Vergil Ortiz continued his ascension as one of boxing’s young rising stars by stopping the experienced Antonio Orozco in the sixth round in front of his hometown fans in Grand Prairie, Texas on Saturday.
This matchup for the 21-year-old Ortiz (14-0, 14 KOs) was considered a legitimate step up, given that Orozco (28-2, 17 KOs) was a junior welterweight contender for years and last September gave unified 140-pound champion Jose Ramirez all he could handle over 12 back-and-forth rounds.
Tonight, he was stopped for the first time in his career.
Although he had some moments versus Ortiz, Orozco was fighting an uphill batter from the beginning against the bigger, stronger, faster and younger foe. He was hurt badly and nearly floored by the hard-punching Orozco in the first round. At that point, it looked like it was going to be a short night.
After this quick start, Ortiz was pushed hard by Orozco, who backed him up along the ropes and wasn’t afraid to let his hands go. Although he wasn’t necessarily winning these rounds, he had pockets of success in the third, fourth and fifth frames. Orozco was asking questions of Ortiz that had never been asked before.
For the first time in his young career, Ortiz went into the sixth round. But instead of wavering, he shifted gears and began the round with an early barrage of punches, punctuated by a left uppercut that sent the normally durable Orozco to the canvas. After he rose to his feet, another series of punches had Orozco back on the floor.
To his credit, a weary Orozco got up and tried to gather himself for one last rally, but he was unable to hold off the oncoming onslaught of Ortiz, and a finishing left hook knocked him down for the third and last time before referee Mark Calo-oy waved off the fight at 2:16 of the sixth.
Despite the emphatic finish, Ortiz was largely unimpressed by his effort: “I’m going to be honest. I don’t like the way I did in the fight. I don’t even know how many rounds we went — that’s how into the fight I was — but the first three, four rounds, I could have done way better.
“I definitely have a long way as a boxer to reach that world champion status. But we’re going to keep making those improvements, and we’re going to learn from this fight,” he continued. “I’ve been getting all these KOs. I’ve been saying that they haven’t been getting in my head, but as you can see in that first round, I got a little excited. Maybe I could have ended it, maybe not, but I had to force myself to slow down, and I’m just going to learn from this fight.”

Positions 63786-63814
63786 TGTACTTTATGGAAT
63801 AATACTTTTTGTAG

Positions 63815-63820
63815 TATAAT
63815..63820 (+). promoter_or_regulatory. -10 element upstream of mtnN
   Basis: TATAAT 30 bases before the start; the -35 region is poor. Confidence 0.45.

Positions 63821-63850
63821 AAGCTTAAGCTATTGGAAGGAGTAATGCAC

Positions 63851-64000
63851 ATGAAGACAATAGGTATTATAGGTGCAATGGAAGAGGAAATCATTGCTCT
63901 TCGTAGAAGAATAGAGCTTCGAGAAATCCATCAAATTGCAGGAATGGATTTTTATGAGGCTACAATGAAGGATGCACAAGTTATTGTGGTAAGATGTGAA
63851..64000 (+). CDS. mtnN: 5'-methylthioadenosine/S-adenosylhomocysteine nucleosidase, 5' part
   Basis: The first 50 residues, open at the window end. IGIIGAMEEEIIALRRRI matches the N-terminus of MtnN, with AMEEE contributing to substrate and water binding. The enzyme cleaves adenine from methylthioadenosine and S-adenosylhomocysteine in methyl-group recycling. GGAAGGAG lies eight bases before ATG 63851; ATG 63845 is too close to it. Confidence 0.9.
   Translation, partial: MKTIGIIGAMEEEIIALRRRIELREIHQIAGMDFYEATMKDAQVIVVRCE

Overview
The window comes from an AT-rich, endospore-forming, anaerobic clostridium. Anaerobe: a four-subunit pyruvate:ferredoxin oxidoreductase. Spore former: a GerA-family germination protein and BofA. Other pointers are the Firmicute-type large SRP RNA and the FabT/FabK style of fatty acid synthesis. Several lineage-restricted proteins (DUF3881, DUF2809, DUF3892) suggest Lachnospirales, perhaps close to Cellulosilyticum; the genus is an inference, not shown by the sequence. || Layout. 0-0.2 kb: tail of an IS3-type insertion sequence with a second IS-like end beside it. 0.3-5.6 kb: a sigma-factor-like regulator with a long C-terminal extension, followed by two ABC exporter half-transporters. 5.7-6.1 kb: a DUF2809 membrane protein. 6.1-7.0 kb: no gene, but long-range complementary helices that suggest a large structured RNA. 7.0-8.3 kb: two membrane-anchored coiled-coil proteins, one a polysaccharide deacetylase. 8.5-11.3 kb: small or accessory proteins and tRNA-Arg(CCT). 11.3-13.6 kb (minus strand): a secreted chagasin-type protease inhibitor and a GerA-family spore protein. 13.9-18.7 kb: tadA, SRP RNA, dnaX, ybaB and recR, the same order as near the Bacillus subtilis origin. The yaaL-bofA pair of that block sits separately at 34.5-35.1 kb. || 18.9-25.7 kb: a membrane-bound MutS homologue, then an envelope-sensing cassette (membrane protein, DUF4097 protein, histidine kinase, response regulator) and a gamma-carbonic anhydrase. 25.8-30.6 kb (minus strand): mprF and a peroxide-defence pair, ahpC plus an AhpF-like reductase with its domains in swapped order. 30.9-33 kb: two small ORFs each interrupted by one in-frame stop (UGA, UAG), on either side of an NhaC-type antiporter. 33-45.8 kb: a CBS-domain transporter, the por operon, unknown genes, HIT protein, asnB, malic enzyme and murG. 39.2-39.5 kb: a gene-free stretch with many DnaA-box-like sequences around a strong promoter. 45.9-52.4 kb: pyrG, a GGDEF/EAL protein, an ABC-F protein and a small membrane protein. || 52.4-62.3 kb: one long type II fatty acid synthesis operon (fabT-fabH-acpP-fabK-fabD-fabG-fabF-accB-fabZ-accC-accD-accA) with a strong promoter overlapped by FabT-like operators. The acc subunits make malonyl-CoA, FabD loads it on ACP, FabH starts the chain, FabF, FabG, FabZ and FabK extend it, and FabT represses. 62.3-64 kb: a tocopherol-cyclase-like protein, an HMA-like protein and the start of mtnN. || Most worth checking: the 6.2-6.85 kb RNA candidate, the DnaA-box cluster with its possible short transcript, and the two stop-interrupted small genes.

No one can accuse Ortiz of judging himself on a soft curve. At the very least, this was a successful homecoming.
“Everyone knows that Grand Prairie is the grandest of all the cities in the world,” Ortiz said. “We have the best people, we have the best work ethic, we have the best kids that are going to grow up to be something one day. And I just want to set an example for each and every one of you guys, whether you’re kids, teenagers or adults — you can do it if you put your mind to it.”
In what was another nip-and-tuck affair, bantamweights Joshua Franco and Oscar Negrete continued their rivalry and, when it was all said and done, fought to another draw. In their previous matchups, they fought to a dead heat in October, and Franco came away with a disputed split-decision victory in their rematch in April.
The third go-around was another closely contested bout. When it was all said and done, one judge had Franco up 96-94, and another had Negrete on top by the same score. The 95-95 tally of the third ringside arbiter made this fight a draw.
The reality is that in three successive fights, spanning 30 rounds, neither Franco (15-1-2, 7 KOs) nor Negrete (18-2-2, 7 KOs) ever truly separated himself. While they are both active, busy fighters, neither of them is particularly heavy-handed, and many of these rounds were fought on even terms.
Naturally, both boxers believed they had done enough to have their hands raised in victory.
“I thought I pulled the fight off, I landed the better shots — again — and the better power punches,” said Franco, who hails from San Antonio.
Negrete believed that was a factor in the decision, saying, “They have a great fighter here in Texas, but the fact that it’s in Texas indicates why we have the result that we have.”
As for a fourth chapter between the two, Franco and Negrete have differing perspectives.
“Nah, I may move on to something else or see what happens,” Franco said.
Said Negrete: “For right now, to be honest, I want to see what my promoter has to say, but if he wants to fight, let’s do it. I’m right here.”